A team of researchers from the UK invented a graphene-based sieve that can remove salt from seawater. This development in graphene technology could help millions of people across the globe who don't have access to clean and safe drinking water.
The graphene oxide sieve could be extremely efficient in the process of filtering salts. The results of the research conducted by scientists from the University of Manchester were published in the journal Nature Nanotechnology.
Graphene-Based Sieve Filters Seawater
Up until now, there have been challenges in manufacturing graphene-based barriers in large amounts. The researchers solved some of the challenges using a chemical derivative called graphene oxide.
Graphene was first isolated and characterized by a team of researchers from the University of Manchester in 2004. The material has one layer of carbon atoms that are positioned in a hexagonal lattice. Its groundbreaking properties, among which are exceptional electrical conductivity and tensile strength, have turned it into one of the most promising materials for future development.
However, researchers have had difficulties producing graphene in very large quantities. The production of single-layer graphene through existing methods such as chemical vapor deposition is also notably expensive.
At the same time, according to Rahul Nair, lead author of the research, graphene oxide is easy to produce through an oxidation process that can be carried out in the lab.
Previous studies carried out at the University of Manchester showed that, when immersed in water, the graphene oxide membranes become a little swollen, allowing smaller salt molecules to flow through the holes in the membrane along with the water.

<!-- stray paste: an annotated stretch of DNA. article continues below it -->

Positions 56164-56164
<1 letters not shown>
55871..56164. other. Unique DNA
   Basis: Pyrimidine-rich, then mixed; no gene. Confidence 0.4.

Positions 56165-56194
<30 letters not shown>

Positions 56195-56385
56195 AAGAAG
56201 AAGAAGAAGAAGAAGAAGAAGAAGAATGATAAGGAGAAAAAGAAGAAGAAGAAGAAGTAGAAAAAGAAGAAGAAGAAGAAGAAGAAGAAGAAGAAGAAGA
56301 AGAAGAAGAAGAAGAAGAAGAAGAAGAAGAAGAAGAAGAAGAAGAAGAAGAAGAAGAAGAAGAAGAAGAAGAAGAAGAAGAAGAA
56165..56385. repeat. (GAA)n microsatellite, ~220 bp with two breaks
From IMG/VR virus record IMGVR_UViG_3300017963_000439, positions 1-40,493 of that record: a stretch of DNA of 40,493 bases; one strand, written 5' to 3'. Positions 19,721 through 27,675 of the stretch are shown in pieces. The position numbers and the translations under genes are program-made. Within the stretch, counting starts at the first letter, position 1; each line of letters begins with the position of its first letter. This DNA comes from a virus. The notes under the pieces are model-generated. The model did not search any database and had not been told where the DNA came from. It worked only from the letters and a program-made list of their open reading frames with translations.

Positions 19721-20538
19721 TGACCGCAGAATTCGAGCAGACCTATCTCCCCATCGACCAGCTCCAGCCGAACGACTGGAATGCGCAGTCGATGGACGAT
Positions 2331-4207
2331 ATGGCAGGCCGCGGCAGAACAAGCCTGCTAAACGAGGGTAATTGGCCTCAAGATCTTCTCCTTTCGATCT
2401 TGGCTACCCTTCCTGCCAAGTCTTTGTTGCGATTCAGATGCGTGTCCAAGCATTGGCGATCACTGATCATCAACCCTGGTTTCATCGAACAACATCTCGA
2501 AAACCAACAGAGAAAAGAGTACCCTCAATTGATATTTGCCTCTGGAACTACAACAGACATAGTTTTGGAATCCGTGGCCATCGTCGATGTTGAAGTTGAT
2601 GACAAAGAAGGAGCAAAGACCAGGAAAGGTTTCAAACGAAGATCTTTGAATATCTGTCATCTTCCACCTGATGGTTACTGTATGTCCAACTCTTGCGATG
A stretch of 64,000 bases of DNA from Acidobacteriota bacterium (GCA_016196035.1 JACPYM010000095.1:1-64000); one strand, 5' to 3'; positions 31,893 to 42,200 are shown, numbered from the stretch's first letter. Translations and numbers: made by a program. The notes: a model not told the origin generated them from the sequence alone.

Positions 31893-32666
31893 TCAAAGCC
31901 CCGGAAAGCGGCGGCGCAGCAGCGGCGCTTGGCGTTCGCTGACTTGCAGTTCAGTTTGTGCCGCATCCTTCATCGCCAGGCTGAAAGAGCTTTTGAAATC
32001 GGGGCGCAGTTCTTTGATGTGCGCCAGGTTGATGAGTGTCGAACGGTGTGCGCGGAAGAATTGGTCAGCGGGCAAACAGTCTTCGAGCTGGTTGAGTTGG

The researchers have now made improvements to the membrane, detailing their work in their study. They applied epoxy resin walls on both sides of the graphene oxide membrane, preventing it from swelling when exposed to water. Doing so also allowed them to adjust the pore size in the membrane, which can now effectively work as a sieve to separate salt from water.
Water Scarcity And The Infrastructure Necessary To Overcome It
The effects of global warming keep reducing the water supplies of modern cities, and wealthy countries have started investing in technologies that allow desalination. After the floods in California, many wealthy cities have begun investing in alternative water solutions.
The United Nations expects 14 percent of the world's population to face water scarcity by 2025. Water scarcity already affects every continent.
"Around 1.2 billion people, or almost one-fifth of the world's population, live in areas of physical scarcity, and 500 million people are approaching this situation," notes the U.N. website.
Furthermore, an additional 1.6 billion people, or nearly a quarter of the world's population, suffer from economic water shortage. This situation describes countries that lack the necessary infrastructure to process water from rivers and aquifers.
With the new graphene-based sieve, the world would be able to massively improve water filtration technologies and address water scarcity.